I first read Alejandro Varela’s National Book Award finalist debut, THE TOWN OF BABYLON, back in March. When I reread it on audio a few weeks ago, I was struck by how well, and how truthfully, Varela captures the interlocking stories of complex communities. Communities are not just made of people. They also include built environments, economic and ecological systems, histories, and collective memory. They are defined both by public policy and by the intimate details of family life. As I listened, I started thinking about how other living, messy, communities—and the roles they play in every person's life—have shown up in books I’ve listened to and loved recently. Every author approaches this idea differently. These three audiobooks delve into it with exceptional depth and nuance.
In THE TOWN OF BABYLON, Andrés, a gay Latinx professor, returns to his suburban hometown to help take care of his sick dad. While at home he attends his 20th high school reunion, reconnecting with friends and acquaintances he hasn’t seen in years, including his first love, Jeremy. Timothy Andrés Pabon narrates this beautifully layered novel with the perfect mix of emotion and cool standoffishness. Pabon captures both Andrés’s self-righteousness and his genuine desire to address the injustices he and his immigrant family have faced throughout their lives.
The narrative moves back and forth in time and flits among various POVs, illuminating the hidden stories of the town’s residents. Pabon moves effortlessly between Spanish and English, and he does an admirable job distinguishing between older and younger versions of the same characters. His voicing of Jeremy is especially good: Teenage Jeremy’s voice is tinged with hope and excitement, unencumbered. Thirty-something Jeremy speaks in a much lower register, his tone gruff and layered with weariness and resignation. Andrés’s reckoning with his past—the town that shaped him, the people who raised him, the people who hurt him, the places where he first fell in love—lies at the heart of this book. But the many side plots give it a symphonic feel, and Pabon’s narration, too, feels symphonic.
Sonora Reyes’s debut, another National Book Award finalist, is also about high school. THE LESBIANA'S GUIDE TO CATHOLIC SCHOOL is a YA romp full of laughs and teen drama. But it’s not just a queer love story with a happy ending; at heart, it’s a serious story about two queer Mexican American siblings who are both dealing with a whole lot of life messes. Karla Serrato’s narration is nothing short of perfection. She voices sixteen-year-old Yamilet with buoyant, infectious energy. You can practically feel Yami’s insides melting when she’s talking to her crush, and you can hear the anger and pain and desperation in her voice when she’s worrying about whether her mom will disown her for being gay. Her relationship with her brother Cesar is arguably the most important one in the book, and Serrato absolutely nails their dynamic. She conveys the love beneath all their good-natured bickering and petty squabbles. And when they hurt each other for real, listeners can hear just how much it wrecks them both.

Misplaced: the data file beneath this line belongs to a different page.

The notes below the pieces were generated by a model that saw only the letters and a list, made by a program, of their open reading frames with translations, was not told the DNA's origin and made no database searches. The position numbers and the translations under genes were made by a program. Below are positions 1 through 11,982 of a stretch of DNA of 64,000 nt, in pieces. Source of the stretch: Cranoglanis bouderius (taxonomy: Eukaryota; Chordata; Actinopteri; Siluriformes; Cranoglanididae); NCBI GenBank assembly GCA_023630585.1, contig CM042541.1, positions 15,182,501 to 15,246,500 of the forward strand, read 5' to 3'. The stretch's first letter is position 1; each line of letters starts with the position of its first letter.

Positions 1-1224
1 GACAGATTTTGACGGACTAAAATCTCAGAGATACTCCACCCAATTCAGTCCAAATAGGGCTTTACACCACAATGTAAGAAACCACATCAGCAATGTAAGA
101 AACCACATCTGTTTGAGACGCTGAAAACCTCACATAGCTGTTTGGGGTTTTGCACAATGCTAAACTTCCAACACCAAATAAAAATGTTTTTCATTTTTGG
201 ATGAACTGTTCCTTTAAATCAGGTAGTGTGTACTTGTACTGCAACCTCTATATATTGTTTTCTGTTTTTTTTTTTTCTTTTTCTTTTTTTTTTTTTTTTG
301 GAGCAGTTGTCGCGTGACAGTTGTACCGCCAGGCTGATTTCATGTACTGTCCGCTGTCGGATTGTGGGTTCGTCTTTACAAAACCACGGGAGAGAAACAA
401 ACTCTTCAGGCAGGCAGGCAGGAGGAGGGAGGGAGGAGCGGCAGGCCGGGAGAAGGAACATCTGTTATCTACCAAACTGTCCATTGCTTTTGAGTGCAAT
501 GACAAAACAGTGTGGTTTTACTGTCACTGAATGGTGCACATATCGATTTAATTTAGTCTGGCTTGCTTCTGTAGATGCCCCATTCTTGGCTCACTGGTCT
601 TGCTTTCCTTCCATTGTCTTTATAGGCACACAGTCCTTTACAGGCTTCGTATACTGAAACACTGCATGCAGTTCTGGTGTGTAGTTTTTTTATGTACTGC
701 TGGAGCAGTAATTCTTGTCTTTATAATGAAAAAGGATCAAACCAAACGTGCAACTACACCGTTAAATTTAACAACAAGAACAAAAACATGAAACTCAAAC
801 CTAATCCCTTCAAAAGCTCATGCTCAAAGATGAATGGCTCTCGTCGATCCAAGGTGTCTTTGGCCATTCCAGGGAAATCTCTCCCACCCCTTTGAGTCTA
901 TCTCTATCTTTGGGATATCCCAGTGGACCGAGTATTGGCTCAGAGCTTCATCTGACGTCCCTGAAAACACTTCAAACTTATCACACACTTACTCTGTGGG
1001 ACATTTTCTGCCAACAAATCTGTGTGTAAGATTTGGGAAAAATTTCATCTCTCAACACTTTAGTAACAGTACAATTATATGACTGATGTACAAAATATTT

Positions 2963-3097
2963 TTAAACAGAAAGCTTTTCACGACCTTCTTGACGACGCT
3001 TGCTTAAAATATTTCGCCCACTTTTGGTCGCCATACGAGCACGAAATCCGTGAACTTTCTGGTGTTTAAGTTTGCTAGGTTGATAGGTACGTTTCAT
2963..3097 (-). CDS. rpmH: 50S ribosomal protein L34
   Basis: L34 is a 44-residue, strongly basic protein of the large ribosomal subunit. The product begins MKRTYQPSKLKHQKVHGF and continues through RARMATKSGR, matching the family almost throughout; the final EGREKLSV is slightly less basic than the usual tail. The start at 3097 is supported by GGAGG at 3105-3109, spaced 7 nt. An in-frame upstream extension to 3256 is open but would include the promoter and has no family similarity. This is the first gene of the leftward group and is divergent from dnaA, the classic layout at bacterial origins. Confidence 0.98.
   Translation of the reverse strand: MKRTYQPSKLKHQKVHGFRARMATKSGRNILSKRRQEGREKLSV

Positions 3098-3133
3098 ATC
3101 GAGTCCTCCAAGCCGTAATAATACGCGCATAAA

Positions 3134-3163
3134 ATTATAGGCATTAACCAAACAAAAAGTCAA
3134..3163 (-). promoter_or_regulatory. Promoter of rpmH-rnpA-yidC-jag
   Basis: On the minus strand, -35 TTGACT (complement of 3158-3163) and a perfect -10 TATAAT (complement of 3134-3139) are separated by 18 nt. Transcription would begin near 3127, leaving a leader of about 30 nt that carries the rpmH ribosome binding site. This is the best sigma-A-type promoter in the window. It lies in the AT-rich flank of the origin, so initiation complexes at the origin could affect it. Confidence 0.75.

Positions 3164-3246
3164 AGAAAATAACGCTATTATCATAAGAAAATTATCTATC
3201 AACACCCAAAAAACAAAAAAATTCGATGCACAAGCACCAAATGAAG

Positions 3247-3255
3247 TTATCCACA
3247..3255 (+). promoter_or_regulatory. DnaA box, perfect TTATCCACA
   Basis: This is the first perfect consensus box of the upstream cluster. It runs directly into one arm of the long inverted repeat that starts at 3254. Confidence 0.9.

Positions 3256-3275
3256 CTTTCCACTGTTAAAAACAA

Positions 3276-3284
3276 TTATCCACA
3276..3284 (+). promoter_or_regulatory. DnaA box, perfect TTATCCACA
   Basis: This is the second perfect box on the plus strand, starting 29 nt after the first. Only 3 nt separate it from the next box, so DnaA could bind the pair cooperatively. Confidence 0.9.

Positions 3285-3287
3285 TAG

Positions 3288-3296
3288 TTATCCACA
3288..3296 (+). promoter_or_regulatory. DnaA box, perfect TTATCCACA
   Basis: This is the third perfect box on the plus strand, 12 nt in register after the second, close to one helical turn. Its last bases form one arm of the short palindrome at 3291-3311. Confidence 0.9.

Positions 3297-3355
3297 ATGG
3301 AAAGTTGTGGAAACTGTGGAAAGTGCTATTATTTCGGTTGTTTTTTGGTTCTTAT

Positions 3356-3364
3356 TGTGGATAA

There are so many communities that shape Yami and the people in her life. There’s her Mexican family and the larger Mexican American community in her Arizona town; the mostly-white Catholic school she and Cesar attend; and her new group of friends, including her crush, the only out gay person at school. Reyes beautifully explores all these intersecting communities and the different ways they hold Yami and make her life harder, celebrate her, and make her feel alone. This is not a fluffy book, as it deals with some serious issues, including immigration, religious homophobia, racism, and suicidal ideation—but it’s also bighearted and full of joy.
BROTHER ALIVE by Zain Khalid is a dizzying, spiraling novel full of nesting stories. Narrator Fajer Al-Kaisi does an incredible job pulling it all together. Though he embodies each character fully, his voice has a steadiness that grounds the narrative, especially when the plot becomes increasingly strange and frenetic. The story follows Youssef and his two brothers through their childhood and young adulthood in New York City in the early 1990s and early 2000s. They live with their adoptive father, Imam Salim, but know little of their early childhoods in Saudi Arabia. Youssef is plagued by a shadow creature he calls Brother, a strange, shapeshifting entity that follows him everywhere. When Imam Salim returns to Saudi Arabia, Youssef and his brothers follow, hoping to finally uncover the secrets of Brother and their collective history.
With a long section told from Imam Salim’s point of view, which Al-Kaisi delivers in a deep, rough voice choked with emotion; a third act full of fraught conversations and breathless action sequences; and frequent switches between first and third person, this can’t have been an easy book to narrate. But Al-Kaisi’s performance is seamless. He captures the sense of confusion the characters feel, encouraging listeners to get a little lost with them—but not so lost that the book becomes hard to follow. BROTHER ALIVE is thematically complex and structurally fascinating. It’s not just about the communities in which the characters live and work. It’s also about cultural and ideological communities, and about how historical communities—the places that have shaped parents and grandparents—profoundly impact the lives of the next generation.